India has improved its position in the Global Hunger Index. The country climbed eight positions in the index from 63 last year to 55 this year, though it still trails nations like Malawi, Ghana and Suriname.
A significant reduction in the number of underweight children as well as the successful roll-out and expansion of programmes like the Mahatma Gandhi National Rural Employment Guarantee Scheme (MGNREGS) and the Public Distribution System helped India get a better rank.
However, some poor African nations — like Suriname at 9, Ghana at 16 and Malawi at 32 — had better rankings.
The index is prepared by International Food Policy Research Institute (IFPRI), along with Welthungerhilfe and Concern Worldwide.
China managed to pull an equal number of people out of hunger in 2014 as in 2013, and it acquired the fifth position among 76 countries that have managed to elevate a significant number of people.
In India’s case, the index has shown a consistent fall since 2000, when it had 25.5 points.
“India has made a significant improvement in number of underweight children under five and the prevalence of under weight in children fell by almost 13 percentage points between 2005-2006 and 2013-2014. It no longer ranks second-to-last in the world on underweight in children,” the report said.
“India is no longer in the category with ‘alarming’ hunger and has moved to ‘serious’,” IFPRI said. It said the country’s overall score has improved due to the government’s roll-out and expansion of several programmes that target under-nutrition, including the Integrated Child Development Services and the National Rural Health Mission.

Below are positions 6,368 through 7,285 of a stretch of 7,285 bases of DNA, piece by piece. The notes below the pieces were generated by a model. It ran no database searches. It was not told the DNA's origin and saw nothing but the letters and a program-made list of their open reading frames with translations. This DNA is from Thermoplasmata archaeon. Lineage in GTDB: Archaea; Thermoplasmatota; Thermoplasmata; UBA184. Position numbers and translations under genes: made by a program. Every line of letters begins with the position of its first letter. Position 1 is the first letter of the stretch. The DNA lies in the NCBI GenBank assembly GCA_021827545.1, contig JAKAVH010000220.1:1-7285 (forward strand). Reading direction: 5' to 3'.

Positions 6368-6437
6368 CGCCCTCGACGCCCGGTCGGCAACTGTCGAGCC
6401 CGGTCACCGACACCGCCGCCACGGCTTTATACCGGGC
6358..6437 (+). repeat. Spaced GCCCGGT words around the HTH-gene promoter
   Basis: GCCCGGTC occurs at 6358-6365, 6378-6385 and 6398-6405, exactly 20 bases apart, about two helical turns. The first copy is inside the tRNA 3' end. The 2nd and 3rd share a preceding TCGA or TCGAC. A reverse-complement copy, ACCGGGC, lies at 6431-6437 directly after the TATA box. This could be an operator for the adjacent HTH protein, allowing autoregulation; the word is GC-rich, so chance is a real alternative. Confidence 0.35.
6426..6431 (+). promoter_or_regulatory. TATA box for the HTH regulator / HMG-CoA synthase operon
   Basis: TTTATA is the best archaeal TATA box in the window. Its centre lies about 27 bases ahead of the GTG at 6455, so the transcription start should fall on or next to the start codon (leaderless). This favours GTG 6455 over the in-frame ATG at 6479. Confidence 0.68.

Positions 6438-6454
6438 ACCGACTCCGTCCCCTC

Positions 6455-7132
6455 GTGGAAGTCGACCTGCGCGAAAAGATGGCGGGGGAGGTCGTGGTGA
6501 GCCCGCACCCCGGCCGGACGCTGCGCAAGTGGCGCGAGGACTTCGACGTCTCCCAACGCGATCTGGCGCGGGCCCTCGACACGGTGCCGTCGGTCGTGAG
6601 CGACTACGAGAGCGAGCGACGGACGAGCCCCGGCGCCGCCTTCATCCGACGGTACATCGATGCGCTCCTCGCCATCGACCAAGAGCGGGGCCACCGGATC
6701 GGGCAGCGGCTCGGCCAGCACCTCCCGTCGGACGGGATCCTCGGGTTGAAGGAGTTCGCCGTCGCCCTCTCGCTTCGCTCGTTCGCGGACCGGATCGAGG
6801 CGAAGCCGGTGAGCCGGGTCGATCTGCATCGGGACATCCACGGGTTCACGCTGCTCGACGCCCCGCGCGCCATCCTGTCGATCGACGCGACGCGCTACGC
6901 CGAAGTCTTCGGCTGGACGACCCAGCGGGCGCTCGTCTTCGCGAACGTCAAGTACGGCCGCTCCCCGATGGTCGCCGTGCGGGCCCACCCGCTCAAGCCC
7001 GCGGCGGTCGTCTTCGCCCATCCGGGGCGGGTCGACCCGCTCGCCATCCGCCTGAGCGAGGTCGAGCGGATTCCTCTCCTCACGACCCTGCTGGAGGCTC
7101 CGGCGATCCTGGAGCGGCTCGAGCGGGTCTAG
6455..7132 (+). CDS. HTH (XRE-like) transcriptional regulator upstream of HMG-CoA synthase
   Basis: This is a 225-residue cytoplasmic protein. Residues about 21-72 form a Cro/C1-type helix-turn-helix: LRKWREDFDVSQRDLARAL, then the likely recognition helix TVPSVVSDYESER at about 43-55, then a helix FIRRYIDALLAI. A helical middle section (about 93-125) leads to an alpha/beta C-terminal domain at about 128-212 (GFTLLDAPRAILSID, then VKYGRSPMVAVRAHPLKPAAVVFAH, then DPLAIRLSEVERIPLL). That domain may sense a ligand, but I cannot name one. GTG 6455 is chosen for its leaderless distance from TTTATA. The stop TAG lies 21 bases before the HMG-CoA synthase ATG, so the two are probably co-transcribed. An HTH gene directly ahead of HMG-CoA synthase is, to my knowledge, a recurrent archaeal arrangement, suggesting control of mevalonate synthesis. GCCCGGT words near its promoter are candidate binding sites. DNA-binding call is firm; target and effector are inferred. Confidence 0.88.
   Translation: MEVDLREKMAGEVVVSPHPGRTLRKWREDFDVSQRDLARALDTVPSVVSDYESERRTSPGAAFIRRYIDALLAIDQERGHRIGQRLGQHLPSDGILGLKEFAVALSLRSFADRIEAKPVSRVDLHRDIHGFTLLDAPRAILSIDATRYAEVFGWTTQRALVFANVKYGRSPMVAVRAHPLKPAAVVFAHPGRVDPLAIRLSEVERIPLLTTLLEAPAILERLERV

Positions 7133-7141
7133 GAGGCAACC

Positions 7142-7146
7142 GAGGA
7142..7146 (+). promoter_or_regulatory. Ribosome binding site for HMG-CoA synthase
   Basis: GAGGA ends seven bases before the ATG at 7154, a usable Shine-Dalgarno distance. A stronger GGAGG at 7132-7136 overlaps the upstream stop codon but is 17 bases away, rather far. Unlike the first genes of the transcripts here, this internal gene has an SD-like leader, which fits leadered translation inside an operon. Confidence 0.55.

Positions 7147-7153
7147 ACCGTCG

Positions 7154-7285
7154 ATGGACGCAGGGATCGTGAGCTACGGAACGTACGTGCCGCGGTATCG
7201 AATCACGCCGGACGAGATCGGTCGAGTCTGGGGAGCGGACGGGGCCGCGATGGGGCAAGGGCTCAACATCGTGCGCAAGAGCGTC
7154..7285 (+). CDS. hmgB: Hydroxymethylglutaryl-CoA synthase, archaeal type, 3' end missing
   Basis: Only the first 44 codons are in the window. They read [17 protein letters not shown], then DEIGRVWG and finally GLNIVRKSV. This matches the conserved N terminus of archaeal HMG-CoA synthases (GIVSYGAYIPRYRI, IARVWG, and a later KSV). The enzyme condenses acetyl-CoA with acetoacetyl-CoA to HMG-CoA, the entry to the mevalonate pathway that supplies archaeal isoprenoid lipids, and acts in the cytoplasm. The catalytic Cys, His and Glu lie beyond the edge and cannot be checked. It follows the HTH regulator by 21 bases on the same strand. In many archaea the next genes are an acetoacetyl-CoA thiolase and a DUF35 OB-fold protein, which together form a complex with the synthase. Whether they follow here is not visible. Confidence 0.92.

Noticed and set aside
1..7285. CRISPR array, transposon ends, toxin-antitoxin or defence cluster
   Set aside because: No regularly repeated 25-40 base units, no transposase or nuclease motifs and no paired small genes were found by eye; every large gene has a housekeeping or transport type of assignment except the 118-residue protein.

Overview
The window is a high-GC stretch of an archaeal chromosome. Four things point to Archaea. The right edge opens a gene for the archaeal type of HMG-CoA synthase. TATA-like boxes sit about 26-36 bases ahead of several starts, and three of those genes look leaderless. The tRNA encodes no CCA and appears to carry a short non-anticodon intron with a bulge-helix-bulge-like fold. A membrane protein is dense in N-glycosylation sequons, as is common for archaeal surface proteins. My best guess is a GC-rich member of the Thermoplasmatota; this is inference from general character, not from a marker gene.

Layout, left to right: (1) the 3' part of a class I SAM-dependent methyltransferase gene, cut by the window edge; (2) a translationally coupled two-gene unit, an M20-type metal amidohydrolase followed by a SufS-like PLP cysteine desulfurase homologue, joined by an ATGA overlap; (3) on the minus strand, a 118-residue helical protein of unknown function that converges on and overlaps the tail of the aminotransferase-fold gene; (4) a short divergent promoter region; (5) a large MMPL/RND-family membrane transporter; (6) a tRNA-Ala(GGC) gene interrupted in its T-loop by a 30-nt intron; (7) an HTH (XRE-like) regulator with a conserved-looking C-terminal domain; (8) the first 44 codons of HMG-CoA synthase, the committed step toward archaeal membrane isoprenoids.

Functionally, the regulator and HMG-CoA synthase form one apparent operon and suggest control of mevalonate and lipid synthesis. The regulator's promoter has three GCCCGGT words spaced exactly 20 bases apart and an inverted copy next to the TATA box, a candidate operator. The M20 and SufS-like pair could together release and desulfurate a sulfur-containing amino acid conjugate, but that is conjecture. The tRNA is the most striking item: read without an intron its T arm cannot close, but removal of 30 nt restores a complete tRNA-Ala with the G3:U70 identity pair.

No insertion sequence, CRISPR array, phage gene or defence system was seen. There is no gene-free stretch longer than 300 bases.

The Supreme Court has also appointed a commission to monitor the delivery of food-based programmes.
The IFPRI said indirect factors that contributed to less hunger in India may have included the MGNREGA and reforms to the PDS that distributes food among the poor.
On a long-term basis, the IFPRI data showed that in the last 14 years, GHI scores for Southeast Asia showed the steepest decline compared to other parts of the globe.
South Asia reduced its GHI score by three points between 1990 and 1995, mainly through a decline of almost 9 percentage points in underweight children. Following a 10-year slowdown, the region has made considerable progress again since 2005.
Several Southeast and South Asian countries, including Vietnam, Cambodia, Thailand and Bangladesh, have shown dramatically improved scores since 1990, the IFPRI said.